Attend a Presentation on Fort Stanton Cave’s Snowy River Passage

February 11, 2013 / New Mexico, United States, North America
A Caver standing on Fort Stanton Cave's Snowy River.

A Caver standing on Fort Stanton Cave’s Snowy River. Photo via BLM

A presentation on the exploration of Fort Stanton Cave’s Snowy River Passage will be held on February 23rd at New Mexico’s El Camino Real International Heritage Center.

“The Most Remote Place on Earth: The Exploration of Snowy River Passage in Fort Stanton Cave” will be presented by Mike Bilbo, a cave specialist with the Bureau of Land Management.

At more than 8 kilometers (5 miles) long, Snowy River, a bed of white calcite, was first discovered in 2001 and may be the longest continuous cave formation in the world.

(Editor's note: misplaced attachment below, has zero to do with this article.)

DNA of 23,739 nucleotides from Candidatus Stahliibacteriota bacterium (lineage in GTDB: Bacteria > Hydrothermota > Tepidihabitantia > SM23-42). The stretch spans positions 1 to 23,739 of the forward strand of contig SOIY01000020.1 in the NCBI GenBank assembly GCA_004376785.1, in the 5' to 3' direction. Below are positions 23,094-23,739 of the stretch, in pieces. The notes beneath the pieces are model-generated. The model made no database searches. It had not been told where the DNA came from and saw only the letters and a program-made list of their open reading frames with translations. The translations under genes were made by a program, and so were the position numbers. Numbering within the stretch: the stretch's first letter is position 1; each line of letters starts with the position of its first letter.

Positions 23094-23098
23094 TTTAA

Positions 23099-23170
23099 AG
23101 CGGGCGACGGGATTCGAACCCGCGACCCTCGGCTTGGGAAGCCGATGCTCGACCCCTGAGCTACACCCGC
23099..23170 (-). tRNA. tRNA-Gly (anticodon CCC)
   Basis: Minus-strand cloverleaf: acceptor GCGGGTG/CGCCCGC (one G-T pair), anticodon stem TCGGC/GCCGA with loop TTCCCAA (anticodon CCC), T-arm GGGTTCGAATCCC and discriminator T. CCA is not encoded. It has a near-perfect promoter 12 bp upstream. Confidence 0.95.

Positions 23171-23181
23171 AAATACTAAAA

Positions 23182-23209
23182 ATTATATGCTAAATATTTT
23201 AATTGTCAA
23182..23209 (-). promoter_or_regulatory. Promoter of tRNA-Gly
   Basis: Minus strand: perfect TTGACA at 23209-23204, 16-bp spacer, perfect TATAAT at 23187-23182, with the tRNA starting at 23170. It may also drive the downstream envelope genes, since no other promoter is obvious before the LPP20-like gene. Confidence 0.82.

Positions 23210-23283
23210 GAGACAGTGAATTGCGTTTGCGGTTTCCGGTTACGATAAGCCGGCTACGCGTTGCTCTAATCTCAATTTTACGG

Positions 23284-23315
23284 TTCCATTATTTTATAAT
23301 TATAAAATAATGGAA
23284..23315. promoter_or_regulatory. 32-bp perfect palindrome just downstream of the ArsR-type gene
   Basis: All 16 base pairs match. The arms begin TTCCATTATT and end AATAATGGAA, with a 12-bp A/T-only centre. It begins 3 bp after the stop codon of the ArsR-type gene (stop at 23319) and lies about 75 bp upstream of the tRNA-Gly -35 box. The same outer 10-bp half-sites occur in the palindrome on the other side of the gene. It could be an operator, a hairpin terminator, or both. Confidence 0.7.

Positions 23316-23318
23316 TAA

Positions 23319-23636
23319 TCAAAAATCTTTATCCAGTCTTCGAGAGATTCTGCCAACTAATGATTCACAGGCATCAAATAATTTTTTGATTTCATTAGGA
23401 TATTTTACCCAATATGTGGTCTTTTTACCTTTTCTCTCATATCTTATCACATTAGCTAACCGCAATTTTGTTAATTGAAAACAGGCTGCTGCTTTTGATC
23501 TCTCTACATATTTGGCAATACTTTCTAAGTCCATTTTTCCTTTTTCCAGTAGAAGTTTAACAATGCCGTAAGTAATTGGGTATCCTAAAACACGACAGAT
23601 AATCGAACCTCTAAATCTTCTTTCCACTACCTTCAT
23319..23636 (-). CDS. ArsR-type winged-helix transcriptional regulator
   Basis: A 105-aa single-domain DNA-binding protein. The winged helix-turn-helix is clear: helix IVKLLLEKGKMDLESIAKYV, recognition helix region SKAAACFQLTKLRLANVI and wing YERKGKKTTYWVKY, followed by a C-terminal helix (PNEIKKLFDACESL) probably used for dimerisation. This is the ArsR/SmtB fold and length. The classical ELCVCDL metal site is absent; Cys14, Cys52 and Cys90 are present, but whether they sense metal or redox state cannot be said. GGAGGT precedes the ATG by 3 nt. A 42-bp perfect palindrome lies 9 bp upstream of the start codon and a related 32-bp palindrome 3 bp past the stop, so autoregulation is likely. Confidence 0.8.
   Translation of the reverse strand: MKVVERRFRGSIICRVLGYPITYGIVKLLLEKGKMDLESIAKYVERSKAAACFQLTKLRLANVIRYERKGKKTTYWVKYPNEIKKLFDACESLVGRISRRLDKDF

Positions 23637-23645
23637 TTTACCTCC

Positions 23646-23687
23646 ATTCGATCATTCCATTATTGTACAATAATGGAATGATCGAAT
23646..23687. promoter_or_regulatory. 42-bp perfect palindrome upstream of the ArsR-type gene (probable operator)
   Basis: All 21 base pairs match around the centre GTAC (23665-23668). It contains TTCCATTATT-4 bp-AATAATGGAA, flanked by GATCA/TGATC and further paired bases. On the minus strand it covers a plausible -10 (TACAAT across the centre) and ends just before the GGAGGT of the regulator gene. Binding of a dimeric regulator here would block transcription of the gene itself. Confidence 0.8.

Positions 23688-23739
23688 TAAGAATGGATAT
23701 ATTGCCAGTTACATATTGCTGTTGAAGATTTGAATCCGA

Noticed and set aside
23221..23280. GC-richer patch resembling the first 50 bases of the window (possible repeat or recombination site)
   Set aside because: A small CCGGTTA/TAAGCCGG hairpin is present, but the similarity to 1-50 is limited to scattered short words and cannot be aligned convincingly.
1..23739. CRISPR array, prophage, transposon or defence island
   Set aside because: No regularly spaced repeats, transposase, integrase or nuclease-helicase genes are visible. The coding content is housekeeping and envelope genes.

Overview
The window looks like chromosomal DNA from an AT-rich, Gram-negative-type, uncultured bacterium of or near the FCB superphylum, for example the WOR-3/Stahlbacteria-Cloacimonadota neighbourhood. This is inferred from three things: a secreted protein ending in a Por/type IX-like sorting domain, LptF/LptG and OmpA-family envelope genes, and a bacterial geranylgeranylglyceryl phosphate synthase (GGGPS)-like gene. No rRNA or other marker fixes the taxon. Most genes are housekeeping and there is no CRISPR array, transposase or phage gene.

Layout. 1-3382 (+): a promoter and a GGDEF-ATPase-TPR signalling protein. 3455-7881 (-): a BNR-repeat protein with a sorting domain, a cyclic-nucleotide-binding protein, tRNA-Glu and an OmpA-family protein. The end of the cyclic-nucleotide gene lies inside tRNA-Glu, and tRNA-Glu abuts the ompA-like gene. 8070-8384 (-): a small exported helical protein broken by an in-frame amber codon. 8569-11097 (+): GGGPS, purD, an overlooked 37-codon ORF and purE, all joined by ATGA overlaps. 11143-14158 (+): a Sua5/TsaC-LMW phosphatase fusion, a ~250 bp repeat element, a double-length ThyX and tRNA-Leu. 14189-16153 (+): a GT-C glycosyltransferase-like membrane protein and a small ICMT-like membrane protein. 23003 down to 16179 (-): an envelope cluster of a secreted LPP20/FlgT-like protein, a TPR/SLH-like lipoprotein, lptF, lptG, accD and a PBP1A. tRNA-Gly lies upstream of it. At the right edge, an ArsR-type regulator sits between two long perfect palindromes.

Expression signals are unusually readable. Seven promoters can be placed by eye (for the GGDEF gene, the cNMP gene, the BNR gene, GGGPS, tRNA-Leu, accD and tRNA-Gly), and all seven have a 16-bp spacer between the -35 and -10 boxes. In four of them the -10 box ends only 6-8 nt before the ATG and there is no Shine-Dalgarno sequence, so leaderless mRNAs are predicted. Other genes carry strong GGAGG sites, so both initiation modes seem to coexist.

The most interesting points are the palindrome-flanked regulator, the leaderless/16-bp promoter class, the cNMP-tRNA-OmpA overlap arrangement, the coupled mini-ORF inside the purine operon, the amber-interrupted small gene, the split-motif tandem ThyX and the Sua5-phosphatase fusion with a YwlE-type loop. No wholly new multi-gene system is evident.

The lecture, which runs from 10:30 am until noon, will cover the history of Fort Stanton Cave exploration and cave geology as well as the effects of white-nose syndrome on bats and recreational caving.

Daily admission charges into El Camino Real International Heritage Center will be in effect on the day of the event.

Although seating will be on a first-come, first-serve basis, limited front row reserved seating is available in advance with a $10 donation to El Camino Real Foundation.

For more information on the event call the El Camino Real International Heritage Center at (575) 854-3600.

Remote New Mexico journey follows a dark snowy river [dchieftain.com]

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